Croatia Manufacturing and Mining Sectors

By | April 4, 2023

According to computergees, Croatia is located in the southeastern region of Europe, bordered by Slovenia to the northwest, Hungary to the northeast, Serbia to the east, Bosnia and Herzegovina to the south and Montenegro to the southeast. Croatia also has a long coastline along the Adriatic Sea. It is situated between latitudes 42° and 47° N, and longitudes 13° and 20° E.

The capital of Croatia is Zagreb, which is located in the northwest part of Croatia in Central Croatia. Zagreb is home to more than a million people and also serves as an important cultural center for Eastern Europe. Other major cities include Split along the coast of Dalmatia in Central Croatia, Rijeka in Primorje-Gorski Kotar County near Istria in Northwestern Croatia, Osijek in Slavonia near Hungary’s border in Eastern Croatia and Dubrovnik along the coast of Dalmatia at the very southern tip of Croatia.

Manufacturing Sector in Croatia

Croatia Manufacturing

The manufacturing sector in Croatia is a significant part of the country’s economy, making up approximately 30% of its GDP. The vast majority of the sector’s activities are concentrated in the north and central parts of the country, with an emphasis on food processing and light industry. Croatia is home to major automotive and pharmaceutical companies, as well as several smaller-scale manufacturing operations. The most important sectors include food processing, chemical production, textiles, electronics, and automotive manufacturing.

Food processing is one of the most important sectors in Croatian manufacturing. It accounts for a large portion of exports from Croatia and employs thousands of workers across the country. Major food products produced in Croatia include dairy products, olive oil, processed meats, canned fruits and vegetables, fruit juices and jams. The country is also known for its production of wines and spirits such as rakija and pelinkovac. Chemical production is another key sector in Croatian manufacturing with a focus on plastics and rubber products as well as paints, dyes, fertilizers and other chemicals. Textiles are also an important part of Croatian manufacturing with factories producing garments such as underwear, hosiery, sweaters and outerwear for both domestic consumption and export markets. Electronics are also produced in Croatia with smartphones being one of the main categories being manufactured there. Finally there is automotive manufacturing which has become increasingly important over recent years with major car manufacturers like Renault now having factories based in Croatia producing vehicles for worldwide markets.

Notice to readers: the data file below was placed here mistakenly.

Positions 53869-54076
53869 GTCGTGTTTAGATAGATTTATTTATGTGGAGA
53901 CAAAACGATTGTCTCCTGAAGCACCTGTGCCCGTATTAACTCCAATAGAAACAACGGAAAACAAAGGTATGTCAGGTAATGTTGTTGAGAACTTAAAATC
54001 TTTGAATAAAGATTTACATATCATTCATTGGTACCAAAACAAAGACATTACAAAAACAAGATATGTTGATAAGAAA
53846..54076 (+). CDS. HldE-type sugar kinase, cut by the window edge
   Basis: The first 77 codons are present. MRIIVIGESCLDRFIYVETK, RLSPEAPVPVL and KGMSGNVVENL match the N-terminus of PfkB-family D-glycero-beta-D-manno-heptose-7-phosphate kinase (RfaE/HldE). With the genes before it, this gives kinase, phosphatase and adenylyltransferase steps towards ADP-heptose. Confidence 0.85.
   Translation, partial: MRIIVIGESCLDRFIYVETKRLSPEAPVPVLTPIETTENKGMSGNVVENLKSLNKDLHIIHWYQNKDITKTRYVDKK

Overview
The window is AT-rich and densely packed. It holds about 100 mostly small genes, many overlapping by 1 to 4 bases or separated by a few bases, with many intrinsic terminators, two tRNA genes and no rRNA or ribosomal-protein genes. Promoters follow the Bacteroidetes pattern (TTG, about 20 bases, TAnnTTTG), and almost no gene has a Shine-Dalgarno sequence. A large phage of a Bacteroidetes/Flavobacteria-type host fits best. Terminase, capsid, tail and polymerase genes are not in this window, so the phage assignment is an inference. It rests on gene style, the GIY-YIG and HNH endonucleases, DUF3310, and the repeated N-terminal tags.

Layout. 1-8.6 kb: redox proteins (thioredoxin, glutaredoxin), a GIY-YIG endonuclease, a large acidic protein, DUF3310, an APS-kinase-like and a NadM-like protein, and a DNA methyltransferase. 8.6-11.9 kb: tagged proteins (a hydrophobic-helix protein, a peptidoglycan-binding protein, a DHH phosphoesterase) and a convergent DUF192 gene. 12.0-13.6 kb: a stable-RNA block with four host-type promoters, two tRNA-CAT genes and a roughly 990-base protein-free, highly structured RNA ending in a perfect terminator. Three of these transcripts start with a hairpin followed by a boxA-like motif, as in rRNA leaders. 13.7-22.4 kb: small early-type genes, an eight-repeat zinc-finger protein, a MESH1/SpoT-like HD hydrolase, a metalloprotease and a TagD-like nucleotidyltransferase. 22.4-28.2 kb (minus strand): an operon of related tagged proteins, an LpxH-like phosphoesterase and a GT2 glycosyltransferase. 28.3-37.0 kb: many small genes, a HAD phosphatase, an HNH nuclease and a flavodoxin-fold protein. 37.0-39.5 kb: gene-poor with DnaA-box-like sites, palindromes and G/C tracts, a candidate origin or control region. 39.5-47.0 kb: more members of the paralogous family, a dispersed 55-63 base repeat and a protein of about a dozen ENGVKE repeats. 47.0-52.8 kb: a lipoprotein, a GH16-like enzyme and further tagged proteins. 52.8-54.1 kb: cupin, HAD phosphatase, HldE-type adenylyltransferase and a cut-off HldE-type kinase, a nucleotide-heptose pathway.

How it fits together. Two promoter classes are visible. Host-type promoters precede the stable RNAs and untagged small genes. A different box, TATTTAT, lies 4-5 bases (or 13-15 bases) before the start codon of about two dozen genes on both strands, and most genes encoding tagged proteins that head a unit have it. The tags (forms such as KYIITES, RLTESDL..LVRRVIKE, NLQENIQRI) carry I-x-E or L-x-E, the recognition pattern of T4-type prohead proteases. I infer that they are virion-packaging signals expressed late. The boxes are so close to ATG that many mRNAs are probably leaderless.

Mining Sector in Croatia

The mining sector in Croatia is a significant part of the country’s economy, contributing to over 10% of its GDP. The majority of mining activity is concentrated in the central and eastern parts of Croatia, with an emphasis on coal and non-metallic minerals. Croatia has large reserves of coal and lignite which are mainly used for power generation. Other minerals mined in the country include copper, zinc, lead, silver, magnesium, limestone and marble.

Coal is by far the most important mineral extracted in Croatia with most production coming from open-pit mines located mainly in Slavonia and near Sisak. The coal extracted from these mines is mainly used for energy production but some is also exported to other countries. Non-metallic minerals are also mined in Croatia including copper which is found mainly near Đurđevac and zinc which is found near Požega. There are also a number of smaller operations mining lead and silver as well as magnesium which is used for industrial purposes such as steel production. Limestone and marble are also mined in several locations around Croatia for use in construction projects such as road building and concrete production.

The mining sector employs thousands of people across the country with many miners working on a contract basis rather than being directly employed by companies operating mines or quarries. Safety standards have improved over recent years with stricter regulations being implemented to protect miners working at depths below 1km below ground level as well as those involved in surface operations.